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Christine Owman Throwing Knives (2011) 

Christine Owman - Throwing Knives (2011)

 Christine Owman – Throwing Knives 
Location: Malmö, Sweden
Album release: July 26, 2011
Record Label: River Jones Music Label / Revolving Records, RJM, Disco Dada
Genre: Indie, Avant-Garde, Film, Experimental, Art
Runtime:    38:54
Tracklisting:
01. Spelling Words    3:51   
02. The Conflict    3:50   
03. Ffwd    4:35   
04. Circles    3:54   
05. Dance    3:45   
06. The Agreement    4:19   
07. I Live I Die    4:01   
08. Sinners    3:55   
09. Apart    5:28   
10. Goodnight    1:15
Credits: Christine Owman on the cello, the ukulele, the saw, the guitar, the bass, the piano, the banjo, the contra bass, the violin, noise and vocals.
Website: http://www.christineowman.com
MySpace: http://www.myspace.com/christineowman
Bandcamp: http://christineowman.bandcamp.com/
Facebook: http://www.facebook.com/christineowman
±  “Spelling Words,” the first song on this 3rd full- length from the Swedish singer/songwriter Christine Owman, begins in a tipsy saw of cello, a regular plink and plunk of banjo, the soft-focus drift of folky female vocals. Traditional sounds turn slightly askew, sheer sonic pleasure turns into something slightly darker and more eccentric, as Owman questions the very nature of human connection, fallibility of human communication. It’s an odd song, seductively soft on the surface but full of sharp, jutting angles, familiar-sounding but, once examined, contrarian and vaguely unsettling. It’s an excellent introduction for Throwing Knives, too, showcasing the wiry, unconventional intelligence of an unusual artist.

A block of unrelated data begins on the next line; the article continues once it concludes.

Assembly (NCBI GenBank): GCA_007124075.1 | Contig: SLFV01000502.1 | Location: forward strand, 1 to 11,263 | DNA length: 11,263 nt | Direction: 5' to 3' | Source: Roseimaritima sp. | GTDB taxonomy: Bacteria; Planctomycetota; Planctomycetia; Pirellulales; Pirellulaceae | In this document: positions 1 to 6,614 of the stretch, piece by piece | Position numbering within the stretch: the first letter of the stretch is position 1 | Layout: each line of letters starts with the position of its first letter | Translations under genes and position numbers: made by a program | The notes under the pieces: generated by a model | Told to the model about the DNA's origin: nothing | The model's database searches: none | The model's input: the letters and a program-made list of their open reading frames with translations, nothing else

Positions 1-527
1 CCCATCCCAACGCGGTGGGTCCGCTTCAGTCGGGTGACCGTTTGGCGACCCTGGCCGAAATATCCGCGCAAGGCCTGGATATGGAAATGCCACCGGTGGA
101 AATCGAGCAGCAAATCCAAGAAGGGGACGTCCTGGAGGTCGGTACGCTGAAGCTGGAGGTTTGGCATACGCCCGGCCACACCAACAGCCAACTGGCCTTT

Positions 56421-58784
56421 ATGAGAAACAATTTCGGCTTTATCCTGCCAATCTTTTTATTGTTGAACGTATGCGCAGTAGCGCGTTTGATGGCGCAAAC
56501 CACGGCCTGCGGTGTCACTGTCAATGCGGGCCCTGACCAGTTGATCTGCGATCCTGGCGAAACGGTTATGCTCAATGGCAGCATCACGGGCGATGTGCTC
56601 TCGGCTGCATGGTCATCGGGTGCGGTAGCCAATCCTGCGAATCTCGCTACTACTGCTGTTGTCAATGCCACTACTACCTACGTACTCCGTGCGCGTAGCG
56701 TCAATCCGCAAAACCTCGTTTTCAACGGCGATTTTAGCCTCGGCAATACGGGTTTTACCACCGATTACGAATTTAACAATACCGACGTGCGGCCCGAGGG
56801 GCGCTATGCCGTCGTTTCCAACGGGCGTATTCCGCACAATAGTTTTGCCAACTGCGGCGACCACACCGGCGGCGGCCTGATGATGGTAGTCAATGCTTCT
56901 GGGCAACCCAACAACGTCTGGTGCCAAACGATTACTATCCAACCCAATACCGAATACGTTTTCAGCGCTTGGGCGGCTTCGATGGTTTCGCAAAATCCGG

±  Throwing Knives spends a good bit of its ten tracks on relationships in various stages of disintegration, yet to call it a break-up album is a gross oversimplication.  Singing in a soft, blurry voice that verges from folk to pop to electro, she resembles, in her quietude, the Twin Peaks muse Julee Cruise. Still listen to the empowerment in her lyrics, or the potent way she combines electronic and organic elements, and other comparisons emerge – Kristin Hersh, Juliana Hatfield, even Beth Gibbons.  Owman sings from a position of strength, a sense that she will be okay regardless of romantic outcomes.  She is never, even at her most melancholy and introspective, anyone’s victim. “I won’t take it just cos I love you,” she sings on “The Conflict,” and the line has a bit of a lift to it, a bit of the dance floor’s pulse and heedlessness.
±  Owman has been playing the cello since early childhood and has since taught herself to handle a full complement of other instruments – banjo, musical saw, drums, bass, guitar and piano. Her oddest songs, lyrically, are often juxtaposed with down home arrangements. “Circles” is all drum-shuffling, banjo picking blues, Owman’s voice trilling and fluttering around button-downed country rhythms; it also has an entire stanza about masturbation.
±  In the softer, more traditional songs, Owman brings in her modern viewpoint subtly, in the lyrics and in the way she works sweetness into confrontation and vice versa. Yet this is also a songwriter who is comfortable with technology, who performs general, in front of a screen showing movies she herself has created. So, it is not surprising that some of her strongest material is abrasive and current, churning industrial-strength dance beats under her delicate, billowy melodies. “Dance,” Owman’s most unadulterated statement of independence, undulates with sensuality, a buzz-saw rhythm under diaphanous lyrics, little gasps of breath punctuating the song’s phrases. “She’s a dancing baby, but she’s not dancing for you,” Owman murmurs. You get the picture of a very modern woman, intrigued by love but not consumed by it, self-sufficient, sexual, and not necessarily available.